Spring is a time to crawl out of winter hibernation, slow down and literally stop to smell the beautiful blooming flowers -- and maybe take some photos along the way! In this blog, our Ambassador Tiffany Kelly shows us how she gets up close and personal with nature using macro photography to capture these gorgeous floral shots with her manual camera lens. Read on to see how Tiffany uses her camera lenses to create macro images with bokeh effects that create an aesthetically pleasing out-of-focus blur in her photographs.
Spring is the perfect time to explore macro photography - flowers are blooming, and bees are buzzing! Macro photography is the close-up photography of subjects that are typically very small. Here are a few tips to get you started with macro photography.
1. What gear do you need?
My favorite lens for macro photography is the Velvet 56. All of the velvet lenses are capable of creating gorgeous 1:2 macro images with beautiful bokeh effect and blur. If you are looking for a more affordable option, you can add an accessory to a non-macro lens to allow you to focus within the macro range.
If you are using the optic swap system, you can use Lensbaby macro filters, Lensbaby macro converters, or extension tubes. If you are using a standalone lens like the Sol or Twist, you can use the Lensbaby macro filters or extension tubes. These accessories are a fun and affordable way to experiment with macro photography.
2. Use manual camera lenses
Lensbaby lenses are a perfect fit in this way because they are all manual camera lenses. Using manual focus allows you to really slow down, plan your composition, and think carefully about exactly where you want to focus.
Lensbaby Sol45 | ISO | 125 | 1/250 | Nikon 850
I always expose for my highlights - meaning that I want to ensure I do not blow out my highlights, even if that means my overall image is a little bit underexposed. This is especially important when shooting outside in the sunshine.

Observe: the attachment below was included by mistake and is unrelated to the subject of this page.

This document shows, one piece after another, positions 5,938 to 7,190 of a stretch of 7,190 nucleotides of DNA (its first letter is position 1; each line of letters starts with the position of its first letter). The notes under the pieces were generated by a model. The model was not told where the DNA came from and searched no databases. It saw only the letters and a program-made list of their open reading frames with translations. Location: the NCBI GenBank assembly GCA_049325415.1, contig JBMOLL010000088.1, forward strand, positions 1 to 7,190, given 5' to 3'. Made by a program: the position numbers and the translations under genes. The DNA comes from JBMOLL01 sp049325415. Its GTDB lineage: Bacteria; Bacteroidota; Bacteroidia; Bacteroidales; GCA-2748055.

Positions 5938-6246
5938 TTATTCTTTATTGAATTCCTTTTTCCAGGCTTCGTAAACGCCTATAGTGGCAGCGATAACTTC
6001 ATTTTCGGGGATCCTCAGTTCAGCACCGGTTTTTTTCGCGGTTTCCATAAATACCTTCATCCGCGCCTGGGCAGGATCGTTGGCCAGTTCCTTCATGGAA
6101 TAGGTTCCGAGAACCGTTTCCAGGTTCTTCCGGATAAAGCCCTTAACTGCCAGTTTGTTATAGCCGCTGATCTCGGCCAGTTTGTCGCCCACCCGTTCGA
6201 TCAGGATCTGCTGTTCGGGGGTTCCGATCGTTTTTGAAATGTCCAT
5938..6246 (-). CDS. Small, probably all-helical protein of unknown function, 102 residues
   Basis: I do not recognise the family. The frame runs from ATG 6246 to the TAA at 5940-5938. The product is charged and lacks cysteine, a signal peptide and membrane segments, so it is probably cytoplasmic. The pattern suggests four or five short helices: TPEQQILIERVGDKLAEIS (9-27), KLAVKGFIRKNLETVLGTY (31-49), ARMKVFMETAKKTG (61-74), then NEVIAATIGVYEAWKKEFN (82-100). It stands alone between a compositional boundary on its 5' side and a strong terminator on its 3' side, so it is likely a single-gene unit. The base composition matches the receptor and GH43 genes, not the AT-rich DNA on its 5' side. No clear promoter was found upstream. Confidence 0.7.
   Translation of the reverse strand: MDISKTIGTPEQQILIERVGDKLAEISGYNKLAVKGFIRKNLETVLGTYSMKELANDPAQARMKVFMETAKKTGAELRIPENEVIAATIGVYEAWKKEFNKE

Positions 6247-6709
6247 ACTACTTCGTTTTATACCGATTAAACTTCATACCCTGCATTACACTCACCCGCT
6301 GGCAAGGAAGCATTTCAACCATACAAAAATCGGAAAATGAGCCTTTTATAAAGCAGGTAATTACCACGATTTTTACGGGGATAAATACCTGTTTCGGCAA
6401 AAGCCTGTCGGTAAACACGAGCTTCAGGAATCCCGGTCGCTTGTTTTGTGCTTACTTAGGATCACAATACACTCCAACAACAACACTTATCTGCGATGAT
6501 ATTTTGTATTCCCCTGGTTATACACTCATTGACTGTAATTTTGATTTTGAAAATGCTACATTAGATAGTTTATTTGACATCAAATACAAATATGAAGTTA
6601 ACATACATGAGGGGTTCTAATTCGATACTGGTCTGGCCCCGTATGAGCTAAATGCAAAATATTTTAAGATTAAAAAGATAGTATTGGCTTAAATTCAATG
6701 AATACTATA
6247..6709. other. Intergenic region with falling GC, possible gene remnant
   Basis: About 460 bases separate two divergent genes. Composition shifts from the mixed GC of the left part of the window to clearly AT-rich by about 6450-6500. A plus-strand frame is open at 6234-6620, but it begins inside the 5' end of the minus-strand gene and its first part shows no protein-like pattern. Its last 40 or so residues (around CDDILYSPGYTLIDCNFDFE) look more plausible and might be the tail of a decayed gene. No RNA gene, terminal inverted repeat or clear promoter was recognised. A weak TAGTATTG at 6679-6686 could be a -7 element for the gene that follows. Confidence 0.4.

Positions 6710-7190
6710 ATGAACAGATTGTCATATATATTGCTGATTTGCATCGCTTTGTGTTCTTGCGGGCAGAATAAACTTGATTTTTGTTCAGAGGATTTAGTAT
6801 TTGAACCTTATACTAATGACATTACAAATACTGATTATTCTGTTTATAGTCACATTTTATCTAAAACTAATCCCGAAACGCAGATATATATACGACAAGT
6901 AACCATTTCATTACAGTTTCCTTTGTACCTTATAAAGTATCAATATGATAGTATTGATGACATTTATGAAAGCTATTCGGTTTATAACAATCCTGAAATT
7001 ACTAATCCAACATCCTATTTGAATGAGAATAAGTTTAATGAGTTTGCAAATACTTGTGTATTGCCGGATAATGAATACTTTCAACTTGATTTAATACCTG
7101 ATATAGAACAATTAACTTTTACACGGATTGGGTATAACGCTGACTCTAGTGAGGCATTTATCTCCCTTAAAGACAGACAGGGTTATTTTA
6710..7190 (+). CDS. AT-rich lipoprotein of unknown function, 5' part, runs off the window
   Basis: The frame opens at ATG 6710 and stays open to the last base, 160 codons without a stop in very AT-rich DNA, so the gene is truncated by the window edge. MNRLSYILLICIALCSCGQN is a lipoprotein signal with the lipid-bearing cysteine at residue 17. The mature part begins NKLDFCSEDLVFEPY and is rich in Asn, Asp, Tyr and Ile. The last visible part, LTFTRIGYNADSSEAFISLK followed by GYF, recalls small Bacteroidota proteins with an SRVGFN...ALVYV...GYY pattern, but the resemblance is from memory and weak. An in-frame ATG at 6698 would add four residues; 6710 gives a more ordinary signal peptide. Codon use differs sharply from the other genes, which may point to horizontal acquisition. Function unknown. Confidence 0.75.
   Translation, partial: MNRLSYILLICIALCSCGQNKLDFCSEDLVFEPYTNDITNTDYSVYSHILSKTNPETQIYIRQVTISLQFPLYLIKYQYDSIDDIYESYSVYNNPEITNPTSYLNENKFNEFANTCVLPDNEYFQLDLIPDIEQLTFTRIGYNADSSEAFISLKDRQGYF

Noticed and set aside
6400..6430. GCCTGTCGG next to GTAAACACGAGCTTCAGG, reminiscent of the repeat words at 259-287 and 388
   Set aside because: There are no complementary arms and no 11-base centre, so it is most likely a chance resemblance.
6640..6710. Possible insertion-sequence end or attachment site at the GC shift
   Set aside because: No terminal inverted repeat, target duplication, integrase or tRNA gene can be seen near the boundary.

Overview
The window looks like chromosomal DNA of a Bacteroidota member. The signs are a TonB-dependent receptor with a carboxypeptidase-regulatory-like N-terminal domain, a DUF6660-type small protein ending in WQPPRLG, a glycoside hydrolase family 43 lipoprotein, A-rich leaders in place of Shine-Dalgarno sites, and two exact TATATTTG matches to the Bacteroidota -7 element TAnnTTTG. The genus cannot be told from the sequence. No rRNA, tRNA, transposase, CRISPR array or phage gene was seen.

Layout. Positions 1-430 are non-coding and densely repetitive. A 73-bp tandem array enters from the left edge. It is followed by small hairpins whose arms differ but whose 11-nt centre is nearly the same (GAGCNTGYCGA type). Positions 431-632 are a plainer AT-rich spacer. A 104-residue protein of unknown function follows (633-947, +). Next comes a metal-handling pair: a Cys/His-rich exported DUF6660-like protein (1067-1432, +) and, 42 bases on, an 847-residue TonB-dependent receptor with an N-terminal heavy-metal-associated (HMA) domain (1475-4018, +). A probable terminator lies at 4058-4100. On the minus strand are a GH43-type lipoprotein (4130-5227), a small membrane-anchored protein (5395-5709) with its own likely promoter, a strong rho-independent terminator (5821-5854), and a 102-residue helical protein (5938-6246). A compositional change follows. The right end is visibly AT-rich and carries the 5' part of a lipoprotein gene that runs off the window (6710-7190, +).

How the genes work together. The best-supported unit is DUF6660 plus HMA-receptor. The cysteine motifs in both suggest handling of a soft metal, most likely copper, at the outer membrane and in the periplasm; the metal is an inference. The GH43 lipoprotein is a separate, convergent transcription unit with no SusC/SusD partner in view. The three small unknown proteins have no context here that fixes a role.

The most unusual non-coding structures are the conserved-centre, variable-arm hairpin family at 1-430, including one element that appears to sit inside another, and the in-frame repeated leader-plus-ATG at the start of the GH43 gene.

Also, with macro photography, we tend to have a very shallow depth-of-field, so we have to think about aperture a little differently. So don't be afraid to stop down your aperture and bump up your ISO.
Lensbaby Velvet 56 | ISO | 250 | 1/200 | Nikon 850
"Macro photography is the close-up photography of subjects that are typically very small."
Shooting macro photography is genuinely therapeutic to me - it allows me to slow down, enjoy the beauty of nature, and create art that is just for me. I hope you give these tips a try and find macro as relaxing and rewarding as I do!
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Diffuse, reflect, and have fun!
Tiffany Kelly is a photographer born in Atlanta, GA, and now living in Suwanee, GA, with her husband and two young daughters. In addition to photographing families and children, her specialty is fine art macro photography. She is inspired by the tiny and beautiful details in nature and finds macro photography meditative. Tiffany is self-taught and now is a photography teacher herself. She strives to be an engaging photography mentor and instructor and teaches macro photography classes online at Click Photo School and in-person.Instagram Website Facebook